The option one format will continue a new format started this year. Teachers will start the school year with two teacher days before students report for the first day, with teacher days implemented before the start of each new quarter and two half-days for Career and College Readiness. The schedule also lines up with the Utah State University spring break schedule.
Members of the board voted five to one to approve the preferred calendar. Shumway explained her vote against the approval was due to the calendar having students return to school after winter break on a Friday as Shumway expressed concern about the number of students that would actually show up to school on that day.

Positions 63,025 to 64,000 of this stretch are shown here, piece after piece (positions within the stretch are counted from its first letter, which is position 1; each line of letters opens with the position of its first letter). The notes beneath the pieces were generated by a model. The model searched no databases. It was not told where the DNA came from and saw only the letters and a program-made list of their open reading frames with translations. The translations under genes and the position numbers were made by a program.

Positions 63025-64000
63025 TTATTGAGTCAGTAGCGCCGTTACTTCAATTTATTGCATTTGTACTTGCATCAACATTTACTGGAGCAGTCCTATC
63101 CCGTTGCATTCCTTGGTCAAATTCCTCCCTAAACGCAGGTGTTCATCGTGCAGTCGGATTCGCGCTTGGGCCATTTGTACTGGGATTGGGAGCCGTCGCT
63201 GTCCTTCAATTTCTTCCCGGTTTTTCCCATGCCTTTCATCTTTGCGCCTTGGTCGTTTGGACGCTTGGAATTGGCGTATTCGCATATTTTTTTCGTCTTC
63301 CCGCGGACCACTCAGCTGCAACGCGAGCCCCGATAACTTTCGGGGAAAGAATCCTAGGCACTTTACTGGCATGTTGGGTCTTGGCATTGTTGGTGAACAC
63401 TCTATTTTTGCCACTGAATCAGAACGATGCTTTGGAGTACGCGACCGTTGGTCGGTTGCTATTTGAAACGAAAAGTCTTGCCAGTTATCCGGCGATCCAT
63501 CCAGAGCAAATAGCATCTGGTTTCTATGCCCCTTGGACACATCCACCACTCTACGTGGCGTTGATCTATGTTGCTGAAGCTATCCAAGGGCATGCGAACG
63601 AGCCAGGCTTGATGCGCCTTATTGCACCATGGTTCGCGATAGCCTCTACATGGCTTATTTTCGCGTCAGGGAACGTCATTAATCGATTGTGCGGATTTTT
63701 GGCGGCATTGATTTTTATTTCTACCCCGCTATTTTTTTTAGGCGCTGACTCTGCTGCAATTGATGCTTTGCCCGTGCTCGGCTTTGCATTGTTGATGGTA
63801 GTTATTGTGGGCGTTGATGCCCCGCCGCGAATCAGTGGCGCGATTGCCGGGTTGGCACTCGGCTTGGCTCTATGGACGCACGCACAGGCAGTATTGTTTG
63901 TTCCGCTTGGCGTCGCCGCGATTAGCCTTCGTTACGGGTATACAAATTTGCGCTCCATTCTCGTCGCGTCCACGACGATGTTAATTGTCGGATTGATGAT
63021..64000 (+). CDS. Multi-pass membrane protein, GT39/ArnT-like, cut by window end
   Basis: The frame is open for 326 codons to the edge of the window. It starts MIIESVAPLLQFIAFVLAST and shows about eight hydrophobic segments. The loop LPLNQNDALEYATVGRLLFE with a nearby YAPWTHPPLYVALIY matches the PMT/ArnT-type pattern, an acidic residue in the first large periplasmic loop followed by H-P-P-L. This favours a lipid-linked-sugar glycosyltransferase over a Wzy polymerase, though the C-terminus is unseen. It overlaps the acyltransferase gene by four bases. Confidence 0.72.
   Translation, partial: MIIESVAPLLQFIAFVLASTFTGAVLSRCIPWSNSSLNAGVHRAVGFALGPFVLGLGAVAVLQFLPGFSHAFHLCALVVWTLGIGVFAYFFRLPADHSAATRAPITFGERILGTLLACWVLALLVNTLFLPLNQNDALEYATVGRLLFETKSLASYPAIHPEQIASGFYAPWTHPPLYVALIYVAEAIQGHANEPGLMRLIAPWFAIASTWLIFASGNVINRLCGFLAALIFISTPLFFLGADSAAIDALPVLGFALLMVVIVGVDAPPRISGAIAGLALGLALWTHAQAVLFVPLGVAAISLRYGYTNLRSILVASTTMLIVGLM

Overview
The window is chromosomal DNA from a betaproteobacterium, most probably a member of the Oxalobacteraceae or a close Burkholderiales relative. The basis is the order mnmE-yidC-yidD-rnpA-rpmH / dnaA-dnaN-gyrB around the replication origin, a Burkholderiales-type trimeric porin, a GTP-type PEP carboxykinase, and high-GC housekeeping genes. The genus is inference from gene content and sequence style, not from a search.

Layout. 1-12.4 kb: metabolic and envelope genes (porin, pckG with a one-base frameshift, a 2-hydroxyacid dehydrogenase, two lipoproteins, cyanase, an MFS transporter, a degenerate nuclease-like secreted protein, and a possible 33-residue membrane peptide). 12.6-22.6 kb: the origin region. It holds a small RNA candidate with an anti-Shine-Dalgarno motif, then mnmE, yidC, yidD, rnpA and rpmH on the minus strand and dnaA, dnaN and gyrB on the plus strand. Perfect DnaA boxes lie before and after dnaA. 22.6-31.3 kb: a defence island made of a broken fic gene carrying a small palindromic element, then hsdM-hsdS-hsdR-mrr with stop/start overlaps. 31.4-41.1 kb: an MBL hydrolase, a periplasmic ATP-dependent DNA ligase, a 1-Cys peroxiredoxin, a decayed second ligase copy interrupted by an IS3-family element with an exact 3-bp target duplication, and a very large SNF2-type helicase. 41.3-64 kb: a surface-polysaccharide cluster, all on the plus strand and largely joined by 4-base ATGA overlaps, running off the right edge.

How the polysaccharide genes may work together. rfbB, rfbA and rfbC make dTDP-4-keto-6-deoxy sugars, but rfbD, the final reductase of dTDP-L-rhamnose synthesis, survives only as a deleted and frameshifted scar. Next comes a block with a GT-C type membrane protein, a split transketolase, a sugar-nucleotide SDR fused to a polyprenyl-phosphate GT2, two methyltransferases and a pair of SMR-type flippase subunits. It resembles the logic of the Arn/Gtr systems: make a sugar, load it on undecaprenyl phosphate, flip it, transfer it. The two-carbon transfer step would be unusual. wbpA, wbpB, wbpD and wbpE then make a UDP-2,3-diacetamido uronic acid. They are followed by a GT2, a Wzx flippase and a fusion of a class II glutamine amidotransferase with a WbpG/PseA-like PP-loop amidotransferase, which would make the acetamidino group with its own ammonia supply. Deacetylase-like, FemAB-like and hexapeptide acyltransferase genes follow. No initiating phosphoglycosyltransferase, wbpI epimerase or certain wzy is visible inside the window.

Members of the school board also approved a location change for their January meeting.
In their first meeting in 2024 members of the school board will hold a public hearing related to the districts receiving Federal Impact Aid. Federal Impact Aid are funds from the federal government to replace property tax revenue lost from non-taxable federally managed lands including tribal lands.
Board member Nelson Yellowman asked that the public hearing be held in a River Region school, the last federal impact aid public hearing held at a school was in Monument Valley, members of the board voted to move the January meeting to Whitehorse High School.
Members of the board also approved a request to allow the Career and Technical Education (CTE) program to survey students. The school district requires the board to approve all surveys given to students. 
Members of the board also received an audit report for 2023, and heard reports from the principals at the two schools in Monument Valley.
The board also recognized two employees with a San Juan Sweet Jobs Award. Both Jody Lee-Chadde at Tse’bii’nidzisgai Elementary School and Lahoma Cly from Monument Valley High School were recognized for their work in the schools.